I don’t think I ever tried doing a review of an anime series in earnest before, so…here we are (i.e. this was done more for the knowledge I am actually capable of writing a review). For this chapter of the Spellbook, let’s go to where hell is fun and fun is hell…
(By the way, I only learnt of this a few days ago but there’s a 12 Days of Anime and I’m starting tomorrow. These posts will be on top of the regularly scheduled posts, but if there are two posts on one day they’ll be a few hours apart. As I’ve said before, I’m not doing anything Christmas-themed, but take it as an extended promo season.)
This anime’s second season was impending as I began my trip in earnest through the various mini-hells. However, Sentai Filmworks put a paywall on season 2 and I only watch free streaming stuff unless noted otherwise, so I was left with season 1.
Synopsis: Hozuki is the deputy to the King of Hell, Enma, and while he has to do a lot of paperwork and administrative work, he also finds time for simple pleasures, like tending to his goldfish plants or winning prizes from TV shows. With Hozuki’s love of animals and a recurring cast strung together by underworldly circumstances, there’s always bound to be lots of fun found in Hell.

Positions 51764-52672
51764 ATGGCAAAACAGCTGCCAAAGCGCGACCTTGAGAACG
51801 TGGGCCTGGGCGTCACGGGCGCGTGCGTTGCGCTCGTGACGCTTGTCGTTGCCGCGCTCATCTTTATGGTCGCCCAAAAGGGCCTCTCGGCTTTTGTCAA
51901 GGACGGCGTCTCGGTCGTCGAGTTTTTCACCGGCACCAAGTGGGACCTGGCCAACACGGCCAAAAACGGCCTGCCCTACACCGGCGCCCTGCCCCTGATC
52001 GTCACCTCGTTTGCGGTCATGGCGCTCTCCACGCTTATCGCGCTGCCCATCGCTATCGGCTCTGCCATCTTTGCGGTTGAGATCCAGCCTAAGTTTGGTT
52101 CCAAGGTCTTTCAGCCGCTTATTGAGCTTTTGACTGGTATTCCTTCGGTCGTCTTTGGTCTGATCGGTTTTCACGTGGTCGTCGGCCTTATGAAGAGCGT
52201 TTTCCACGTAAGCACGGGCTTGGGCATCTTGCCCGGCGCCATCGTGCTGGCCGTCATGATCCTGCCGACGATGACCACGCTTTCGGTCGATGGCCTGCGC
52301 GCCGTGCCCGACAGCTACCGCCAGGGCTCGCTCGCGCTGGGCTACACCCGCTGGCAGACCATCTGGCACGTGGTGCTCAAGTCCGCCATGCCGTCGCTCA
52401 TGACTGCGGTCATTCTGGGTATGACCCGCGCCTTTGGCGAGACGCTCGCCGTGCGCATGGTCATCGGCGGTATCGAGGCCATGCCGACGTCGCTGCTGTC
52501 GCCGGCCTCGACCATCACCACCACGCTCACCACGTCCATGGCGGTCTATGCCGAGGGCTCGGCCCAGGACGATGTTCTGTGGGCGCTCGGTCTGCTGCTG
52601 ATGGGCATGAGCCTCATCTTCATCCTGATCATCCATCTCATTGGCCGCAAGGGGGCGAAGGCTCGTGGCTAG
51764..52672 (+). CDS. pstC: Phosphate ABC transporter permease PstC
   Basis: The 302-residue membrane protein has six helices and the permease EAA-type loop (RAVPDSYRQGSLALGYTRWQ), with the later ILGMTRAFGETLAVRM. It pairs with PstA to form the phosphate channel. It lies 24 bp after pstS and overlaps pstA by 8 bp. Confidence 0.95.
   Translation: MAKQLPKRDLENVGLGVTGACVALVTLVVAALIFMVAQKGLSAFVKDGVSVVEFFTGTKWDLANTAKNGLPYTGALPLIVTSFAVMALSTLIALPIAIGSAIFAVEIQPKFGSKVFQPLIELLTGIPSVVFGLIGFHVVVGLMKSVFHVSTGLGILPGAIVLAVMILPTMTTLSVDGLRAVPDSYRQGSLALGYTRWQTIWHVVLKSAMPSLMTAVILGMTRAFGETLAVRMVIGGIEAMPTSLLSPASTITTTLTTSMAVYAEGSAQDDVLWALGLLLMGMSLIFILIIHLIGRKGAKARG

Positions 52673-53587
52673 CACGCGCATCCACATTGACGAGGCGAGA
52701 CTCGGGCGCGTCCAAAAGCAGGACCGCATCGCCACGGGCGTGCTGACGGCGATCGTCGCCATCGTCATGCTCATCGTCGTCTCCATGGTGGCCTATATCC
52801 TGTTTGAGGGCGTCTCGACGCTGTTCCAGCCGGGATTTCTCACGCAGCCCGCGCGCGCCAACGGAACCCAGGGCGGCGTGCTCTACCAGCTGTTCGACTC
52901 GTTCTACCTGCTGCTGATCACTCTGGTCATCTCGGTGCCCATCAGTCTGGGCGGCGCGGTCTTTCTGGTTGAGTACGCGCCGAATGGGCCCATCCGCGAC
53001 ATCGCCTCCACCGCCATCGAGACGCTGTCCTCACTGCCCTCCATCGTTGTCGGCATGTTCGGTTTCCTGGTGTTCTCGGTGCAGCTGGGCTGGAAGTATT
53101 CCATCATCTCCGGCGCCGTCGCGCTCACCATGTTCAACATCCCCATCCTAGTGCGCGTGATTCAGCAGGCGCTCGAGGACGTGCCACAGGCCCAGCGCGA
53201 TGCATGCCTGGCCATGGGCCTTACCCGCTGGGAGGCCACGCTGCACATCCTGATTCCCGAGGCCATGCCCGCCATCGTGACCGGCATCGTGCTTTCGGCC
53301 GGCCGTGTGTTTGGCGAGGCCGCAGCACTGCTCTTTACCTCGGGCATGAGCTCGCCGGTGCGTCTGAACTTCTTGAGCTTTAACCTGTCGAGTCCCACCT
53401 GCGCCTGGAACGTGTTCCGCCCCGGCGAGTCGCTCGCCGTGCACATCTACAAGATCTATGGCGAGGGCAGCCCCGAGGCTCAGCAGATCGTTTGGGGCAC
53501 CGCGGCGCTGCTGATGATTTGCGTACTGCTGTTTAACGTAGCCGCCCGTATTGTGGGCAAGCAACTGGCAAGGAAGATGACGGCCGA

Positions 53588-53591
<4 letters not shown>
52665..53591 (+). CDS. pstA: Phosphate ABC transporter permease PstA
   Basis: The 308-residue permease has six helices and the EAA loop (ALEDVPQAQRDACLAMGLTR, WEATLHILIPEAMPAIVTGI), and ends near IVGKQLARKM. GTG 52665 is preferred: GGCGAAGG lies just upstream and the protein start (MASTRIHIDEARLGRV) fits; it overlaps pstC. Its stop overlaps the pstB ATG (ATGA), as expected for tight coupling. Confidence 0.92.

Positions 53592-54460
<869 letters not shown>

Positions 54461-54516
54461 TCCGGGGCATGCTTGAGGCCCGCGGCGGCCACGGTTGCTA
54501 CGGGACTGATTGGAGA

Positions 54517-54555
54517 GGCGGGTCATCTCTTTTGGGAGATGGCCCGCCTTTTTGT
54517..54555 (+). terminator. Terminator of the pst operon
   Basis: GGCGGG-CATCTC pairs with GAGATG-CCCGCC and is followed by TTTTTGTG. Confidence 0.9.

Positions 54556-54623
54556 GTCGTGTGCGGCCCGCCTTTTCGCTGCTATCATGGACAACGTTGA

Source material: Manga by Natsumi Eguchi (ongoing)
Main studio: Wit Studio
Anime season: Winter 2014
Characters: The only consistent character in this show is the title character, and even then, we don’t follow him every segment. The rest rotate in and out as necessary. Hozuki himself is calm, to the point of almost-constant poker face, and plays both straight man and reactor to jokes. A lot of whether you like the show will depend on whether you like him and his modus operandi, for obvious reasons. There’s also the fairly common appearance of his superior, the big man Enma. Enma’s kinda dimwitted and very much Hozuki’s opposite, but they make a strong comic rapport together.
As for side characters, they often serve as windows into other aspects of life in other parts of Hell life, like Nasubi and Karauri, two low-ranking minions, and Hakutaku, the flirt that butts heads with our title demon. The problem with this is that the plot is episodic and segmented, so the cast is quite expansive. By this virtue, unique character designs and Wit Studio’s work definitely help with this.